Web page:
Assessment: evaluating skills at stages one and two

The key focus of assessment at stage one in Introduction to Obligations is for students to demonstrate the ability to write a critical case note of 1000 words by the beginning of week seven, drawing on the theories and concepts to which they have been introduced. For example, students in the 2011-2012 cohort were asked to write a case note on Donachie v CC of Greater Manchester [2004], a case involving a claim by an on-duty police officer against his employers for mental injury. Students were encouraged to critique the case, drawing upon their new-found knowledge of this area of law and to unpack any policy considerations, such as the difficulties faced by claimants for this relatively new form of harm - especially against a public authority - that may have had a bearing on the outcome of the case. By way of assessing case reading and writing skills, students must demonstrate knowledge of the law, including the procedural history of the case, identification of the ratio(nes), judicial interpretation (including any dissenting judgment), an understanding of its socio-economic and contextual underpinnings and a clear engagement with any policy factors that may have influenced the court, supported by academic commentary and/or empirical research.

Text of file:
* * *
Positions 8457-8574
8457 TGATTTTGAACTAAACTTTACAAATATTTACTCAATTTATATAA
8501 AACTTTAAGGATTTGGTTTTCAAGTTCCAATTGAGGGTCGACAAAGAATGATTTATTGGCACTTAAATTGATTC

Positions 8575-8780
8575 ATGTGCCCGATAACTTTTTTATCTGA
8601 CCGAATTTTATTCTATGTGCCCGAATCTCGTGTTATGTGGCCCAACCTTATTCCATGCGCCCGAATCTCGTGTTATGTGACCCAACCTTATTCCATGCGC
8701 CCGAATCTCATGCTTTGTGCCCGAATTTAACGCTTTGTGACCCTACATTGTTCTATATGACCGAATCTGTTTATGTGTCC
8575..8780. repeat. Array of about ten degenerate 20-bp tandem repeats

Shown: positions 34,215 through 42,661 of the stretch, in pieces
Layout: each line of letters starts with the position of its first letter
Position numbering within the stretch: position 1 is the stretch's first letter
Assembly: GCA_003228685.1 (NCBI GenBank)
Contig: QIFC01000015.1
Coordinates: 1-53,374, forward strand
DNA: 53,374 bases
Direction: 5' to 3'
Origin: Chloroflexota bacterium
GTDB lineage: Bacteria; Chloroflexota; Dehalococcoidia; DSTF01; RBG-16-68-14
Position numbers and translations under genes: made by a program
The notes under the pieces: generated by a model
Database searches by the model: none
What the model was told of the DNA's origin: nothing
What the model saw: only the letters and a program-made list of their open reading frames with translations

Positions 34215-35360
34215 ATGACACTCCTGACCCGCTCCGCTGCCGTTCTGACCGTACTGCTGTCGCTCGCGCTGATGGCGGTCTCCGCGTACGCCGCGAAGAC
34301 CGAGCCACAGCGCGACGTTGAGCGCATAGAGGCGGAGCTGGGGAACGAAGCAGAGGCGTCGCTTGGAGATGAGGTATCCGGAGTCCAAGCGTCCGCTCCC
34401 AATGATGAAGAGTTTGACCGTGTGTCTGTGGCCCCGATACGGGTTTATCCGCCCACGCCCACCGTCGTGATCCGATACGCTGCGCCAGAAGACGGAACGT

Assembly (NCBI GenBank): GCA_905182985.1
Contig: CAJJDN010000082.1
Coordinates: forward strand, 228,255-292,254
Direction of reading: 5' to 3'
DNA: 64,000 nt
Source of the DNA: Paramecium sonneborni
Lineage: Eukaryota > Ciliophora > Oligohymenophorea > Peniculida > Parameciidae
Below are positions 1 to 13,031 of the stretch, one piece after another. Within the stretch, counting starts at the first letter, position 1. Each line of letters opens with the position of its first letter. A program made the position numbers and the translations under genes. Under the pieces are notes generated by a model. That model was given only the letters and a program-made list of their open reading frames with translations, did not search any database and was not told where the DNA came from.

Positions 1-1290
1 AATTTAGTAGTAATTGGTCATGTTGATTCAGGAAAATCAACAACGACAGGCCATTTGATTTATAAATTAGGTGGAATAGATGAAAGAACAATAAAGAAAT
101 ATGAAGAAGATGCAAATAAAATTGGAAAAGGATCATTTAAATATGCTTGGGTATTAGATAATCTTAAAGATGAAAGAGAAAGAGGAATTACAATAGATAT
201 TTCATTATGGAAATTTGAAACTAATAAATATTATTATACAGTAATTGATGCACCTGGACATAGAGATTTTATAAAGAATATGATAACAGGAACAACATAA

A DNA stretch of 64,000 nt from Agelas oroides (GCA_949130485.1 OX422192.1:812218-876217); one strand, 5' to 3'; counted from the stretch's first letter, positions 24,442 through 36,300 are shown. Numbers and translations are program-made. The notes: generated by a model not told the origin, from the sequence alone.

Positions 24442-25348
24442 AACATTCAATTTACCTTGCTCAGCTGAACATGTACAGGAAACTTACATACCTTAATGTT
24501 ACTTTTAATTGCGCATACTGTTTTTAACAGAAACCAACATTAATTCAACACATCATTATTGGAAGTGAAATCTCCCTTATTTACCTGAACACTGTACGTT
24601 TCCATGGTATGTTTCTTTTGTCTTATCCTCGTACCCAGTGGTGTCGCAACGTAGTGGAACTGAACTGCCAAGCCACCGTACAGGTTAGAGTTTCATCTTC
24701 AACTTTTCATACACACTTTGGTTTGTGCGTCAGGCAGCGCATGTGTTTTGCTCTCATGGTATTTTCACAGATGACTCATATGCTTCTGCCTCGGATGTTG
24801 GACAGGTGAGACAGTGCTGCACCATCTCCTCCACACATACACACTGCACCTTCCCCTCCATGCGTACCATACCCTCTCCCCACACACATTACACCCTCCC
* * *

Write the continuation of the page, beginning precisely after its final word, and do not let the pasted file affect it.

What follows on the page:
At the end of the module, students are also tested on their problem-solving skills by way of a 2000-word complex problem question consisting of the areas of tort and contract studied throughout the course. Confirmation that students have the ability to problem-solve is essential if they are to enter stage two equipped with the necessary skills to proceed to, and to succeed in, the Law of Obligations module, as well as other modules and the exams. The format of assessment is comprised of: 30 per cent for the case note, 60 per cent for the problem question and 10 per cent for seminar participation, based on individual students' verbal contribution to class discussion and debates and a short piece of weekly written-work designed to complement the seminar topic studied each week. It is worth noting that as the Introduction to Obligations module is assessed by 100 per cent coursework (and hence no exam), the assignments set are robust in nature to ensure that students are academically challenged in a meaningful and practical manner.

Problem solving is tested further in stage two in the form of a 1500-word problem question at the end of both the contract and tort sections of the Law of Obligations course, but to an even more advanced level than expected in stage one. Indeed, students are encouraged to draw upon the written and verbal feedback received on their problem-solving assessment in Introduction to Obligations to demonstrate improved technique in this latter stage of their legal training. Each problem question attracts 10 per cent each of the overall grade, the special study making up a further 10 per cent, with the exam accounting for 70 per cent. As previously discussed, the special study is designed to assess students' legal reading, writing and research skills and their ability to unpick and elucidate upon the broader contextual socio-legal themes that underpin their research, backed up by relevant legal, social, political or philosophical theories, academic critique and/or empirical evidence.

 
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